Northern Irishman Rory McIlroy’s victory at The Honda Classic but a few weeks ago solidified his ascent to the top – for the first time in his career he moved to the number one spot in the Official World Golf Ranking. On the other side of the country, Dane Caroline Wozniacki, former world number one in women’s tennis, outlasted Sofia Arvidsson to advance at Indian Wells, where she went on to lose in the fourth round.
The Power Athlete Couple
Golf and tennis are two sports that have always enjoyed a casual relationship, from sharing in the exclusivity of the country club to the very mechanics of the game (both require a high-degree of hand-eye coordination) these two endeavours seem to belong together. Essentially, it seems a natural fit that two young and successful high-profile athletes from both of these backgrounds would find one another.
In fact, this is not the first time that tennis and golf have been linked on the course and on the court – it was not long ago that golfing great Greg Norman and tennis star Chris Evert were jet-setting around the world and basking in the glow of each other’s mutually athletic company. Are Rory McIlroy and Caroline Wozniacki the new “Greg and Chris” and what does this mean for their personal brands?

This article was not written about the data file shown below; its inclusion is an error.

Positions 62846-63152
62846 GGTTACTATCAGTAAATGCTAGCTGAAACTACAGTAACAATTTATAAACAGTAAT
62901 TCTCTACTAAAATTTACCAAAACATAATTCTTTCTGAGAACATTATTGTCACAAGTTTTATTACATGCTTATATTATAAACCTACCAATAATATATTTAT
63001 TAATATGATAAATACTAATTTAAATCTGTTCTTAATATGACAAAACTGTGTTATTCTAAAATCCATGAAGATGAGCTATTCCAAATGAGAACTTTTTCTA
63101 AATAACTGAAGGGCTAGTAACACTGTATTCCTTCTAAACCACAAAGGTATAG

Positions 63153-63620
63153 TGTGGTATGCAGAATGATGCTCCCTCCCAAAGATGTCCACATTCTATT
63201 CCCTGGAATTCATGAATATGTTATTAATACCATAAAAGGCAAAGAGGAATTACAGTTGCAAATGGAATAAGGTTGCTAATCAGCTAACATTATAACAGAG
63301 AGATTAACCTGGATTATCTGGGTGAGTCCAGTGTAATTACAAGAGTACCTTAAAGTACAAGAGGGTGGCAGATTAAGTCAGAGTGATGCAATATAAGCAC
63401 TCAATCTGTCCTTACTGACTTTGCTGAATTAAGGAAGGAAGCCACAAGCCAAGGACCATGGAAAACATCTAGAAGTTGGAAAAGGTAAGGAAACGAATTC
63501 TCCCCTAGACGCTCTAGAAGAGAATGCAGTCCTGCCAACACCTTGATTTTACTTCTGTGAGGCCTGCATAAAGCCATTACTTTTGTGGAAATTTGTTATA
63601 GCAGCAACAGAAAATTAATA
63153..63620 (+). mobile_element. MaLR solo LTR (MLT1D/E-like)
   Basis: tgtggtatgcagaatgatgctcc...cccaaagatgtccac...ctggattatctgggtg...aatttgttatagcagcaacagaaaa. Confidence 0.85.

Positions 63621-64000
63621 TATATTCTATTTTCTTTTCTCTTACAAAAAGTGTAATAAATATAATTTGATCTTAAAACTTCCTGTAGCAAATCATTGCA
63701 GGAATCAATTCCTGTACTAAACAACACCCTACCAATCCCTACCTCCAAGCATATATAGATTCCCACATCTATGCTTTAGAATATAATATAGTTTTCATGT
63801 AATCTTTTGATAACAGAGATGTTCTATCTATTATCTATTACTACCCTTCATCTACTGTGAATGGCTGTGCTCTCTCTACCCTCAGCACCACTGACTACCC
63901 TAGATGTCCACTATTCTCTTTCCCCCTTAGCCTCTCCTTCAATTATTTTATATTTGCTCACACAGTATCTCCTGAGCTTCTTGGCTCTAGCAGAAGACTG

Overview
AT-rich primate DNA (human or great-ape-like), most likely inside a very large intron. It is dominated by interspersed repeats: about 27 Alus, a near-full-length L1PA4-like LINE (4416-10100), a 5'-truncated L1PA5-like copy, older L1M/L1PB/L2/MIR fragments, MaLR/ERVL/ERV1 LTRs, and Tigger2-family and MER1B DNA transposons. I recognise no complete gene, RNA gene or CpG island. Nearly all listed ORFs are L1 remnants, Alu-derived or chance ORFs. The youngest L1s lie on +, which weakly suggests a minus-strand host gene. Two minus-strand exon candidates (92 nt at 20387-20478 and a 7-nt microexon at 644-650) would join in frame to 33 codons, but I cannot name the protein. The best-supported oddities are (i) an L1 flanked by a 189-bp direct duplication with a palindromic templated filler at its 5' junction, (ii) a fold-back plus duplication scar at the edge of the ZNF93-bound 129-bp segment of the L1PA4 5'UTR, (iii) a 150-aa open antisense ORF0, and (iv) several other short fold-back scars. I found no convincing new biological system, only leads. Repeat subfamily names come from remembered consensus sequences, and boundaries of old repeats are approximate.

The Rory McIlroy Brand
Although only 22, Rory McIlroy has an impressive resume that not only demonstrates past successes but also shows that he has plenty of promise and barring a Tiger-esque mishap (one can only hope that he would have a better crisis management strategy), a long career ahead of him. Since turning professional in 2007 at the age of 18 McIlroy has played in thirteen major championships, winning one and finishing Top Ten five times.
As important as it is to one’s athlete brand to be number one in the world, it is no less important to have something else to bring to the table. In Rory’s case, it is his “likeability.” Rory is the boy next door, the kind of guy you would get a post-round drink with – his easy manner, humility and sense of humour are all qualities that come naturally and effortlessly. Following his Honda Classic victory, when asked by media how long he could stay (at the top of golfing world), he answered quite cheekily after looking at his watch, “about fifteen minutes?”
McIlroy is also an adept social media user, taking to Twitter to share with his 925,437 followers that he is:
“At the @AAarena to watch the @MiamiHEAT tonight! Can’t wait to see @DwyaneWade, @KingJames and co in action!” – Rory McIlroy Twitter